Monday, November 15, 2010

Blue Whale on Brick

When I first noticed the Blue Whale on the side of Palace Drug & Liquor store, I thought, has that always been there? Then I found it via a Jersey Journal Article over the weekend, that it had only been painted a week ago. For whatever reason, I didn’t have to walk that particular block all that week until Saturday. I breathed a sigh of relief that my observational skills are still intact.

According to the article, the landlord of the building approved the mural which was created by Trenton-based S.A.G.E. (Stylez Advancing Graffiti's Evolution), a website is available here
Their mission statement reads: “ S.A.G.E. (Stylez Advancing Graffiti's Evolution) Collective is a crew of artists who are taking public art to a new dimension. We are the muralists of the future.”

Is a mural really the evolution of graffiti of just a coinciding of one art form—mural—with another—graffiti. When graffiti gets publicly sanctioned, is it still graffiti? If you’re Keith Haring you would probably say yes, so that point is mute.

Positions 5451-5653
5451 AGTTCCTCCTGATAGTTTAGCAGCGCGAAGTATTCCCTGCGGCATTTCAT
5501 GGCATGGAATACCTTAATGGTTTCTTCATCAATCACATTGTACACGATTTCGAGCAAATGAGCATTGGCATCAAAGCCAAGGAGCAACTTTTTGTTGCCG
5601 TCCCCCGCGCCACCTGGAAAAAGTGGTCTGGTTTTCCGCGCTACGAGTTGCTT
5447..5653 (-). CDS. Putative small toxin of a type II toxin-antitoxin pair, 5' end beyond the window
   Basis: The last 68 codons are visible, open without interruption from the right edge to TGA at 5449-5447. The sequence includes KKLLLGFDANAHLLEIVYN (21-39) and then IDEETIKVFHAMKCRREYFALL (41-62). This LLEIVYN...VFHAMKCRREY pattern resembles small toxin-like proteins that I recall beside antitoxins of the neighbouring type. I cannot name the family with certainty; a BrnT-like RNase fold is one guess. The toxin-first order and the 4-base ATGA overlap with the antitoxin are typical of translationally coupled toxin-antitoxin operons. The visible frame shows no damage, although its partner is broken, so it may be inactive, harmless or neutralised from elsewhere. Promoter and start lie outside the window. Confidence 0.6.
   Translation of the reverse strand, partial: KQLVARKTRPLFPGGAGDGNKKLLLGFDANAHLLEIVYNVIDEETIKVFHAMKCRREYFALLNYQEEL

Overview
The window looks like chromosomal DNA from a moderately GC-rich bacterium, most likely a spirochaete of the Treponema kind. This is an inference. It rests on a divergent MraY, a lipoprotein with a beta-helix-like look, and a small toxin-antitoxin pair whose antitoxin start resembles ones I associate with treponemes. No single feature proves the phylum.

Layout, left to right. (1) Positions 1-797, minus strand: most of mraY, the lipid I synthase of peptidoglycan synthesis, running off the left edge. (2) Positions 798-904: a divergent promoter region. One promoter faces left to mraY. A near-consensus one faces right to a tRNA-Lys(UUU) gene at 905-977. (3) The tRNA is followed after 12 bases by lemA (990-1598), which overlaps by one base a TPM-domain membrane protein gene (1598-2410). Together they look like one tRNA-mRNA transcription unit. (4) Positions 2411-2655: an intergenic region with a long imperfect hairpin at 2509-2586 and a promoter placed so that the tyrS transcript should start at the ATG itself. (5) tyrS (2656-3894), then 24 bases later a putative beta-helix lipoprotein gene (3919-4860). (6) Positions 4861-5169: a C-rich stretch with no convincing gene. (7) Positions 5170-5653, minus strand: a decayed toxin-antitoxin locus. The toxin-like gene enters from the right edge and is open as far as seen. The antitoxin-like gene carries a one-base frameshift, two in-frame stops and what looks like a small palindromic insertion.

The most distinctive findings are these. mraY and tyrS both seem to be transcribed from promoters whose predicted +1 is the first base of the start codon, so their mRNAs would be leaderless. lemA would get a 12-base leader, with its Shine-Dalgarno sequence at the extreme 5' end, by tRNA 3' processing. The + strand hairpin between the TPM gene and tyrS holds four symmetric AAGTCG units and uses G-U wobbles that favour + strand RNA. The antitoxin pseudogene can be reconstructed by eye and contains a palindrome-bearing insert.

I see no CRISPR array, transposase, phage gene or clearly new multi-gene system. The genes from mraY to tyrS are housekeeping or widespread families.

"I feel like having murals, it adds texture. Maybe someone walking to the train in the morning, they're having a bad day and they can look up and see a mural and have a free smile," Dylan Evans told the Jersey Journal. I liked the quote. Evans created the Jersey City Mural Arts Program and has worked on other murals here and about.

Melville saw the whale as containing all of mankind. Here on this wall, it contains an aquarium. The whale literally embodies the underwater water. There’s other fish in the torso of the whale. I like the way the whale floats on the brick, a brick a red sea. The painting doesn’t go all the way down to the asphalt.

I get all my pharmaceutical needs filled at this drug store, have been since coming to town. They’re really nice folks working there. Half the store is a liquor store. I always thought it was a hold over from prohibition, where alcohol could be purchased with a doctor’s prescription. Apparently the truth is that it has only been drug/liquor store for a few decades. It was originally a movie theater, which is where the Palace comes from. Why the unique combination of drugs and alcohol—okay, unique for a retailer—I guess that’s just another downtown mystery

This particular wall and alleyway is a favorite hangout for some of our local winos. I didn’t see them around this weekend. Maybe the art scared them off. Their absence was likely a mere anomaly. On the other hand, here is something that I’ve noticed about murals—I never see them “tagged” by graffiti. A mural goes up in our fair city, nobody disrespects it.

No comments:

Post a Comment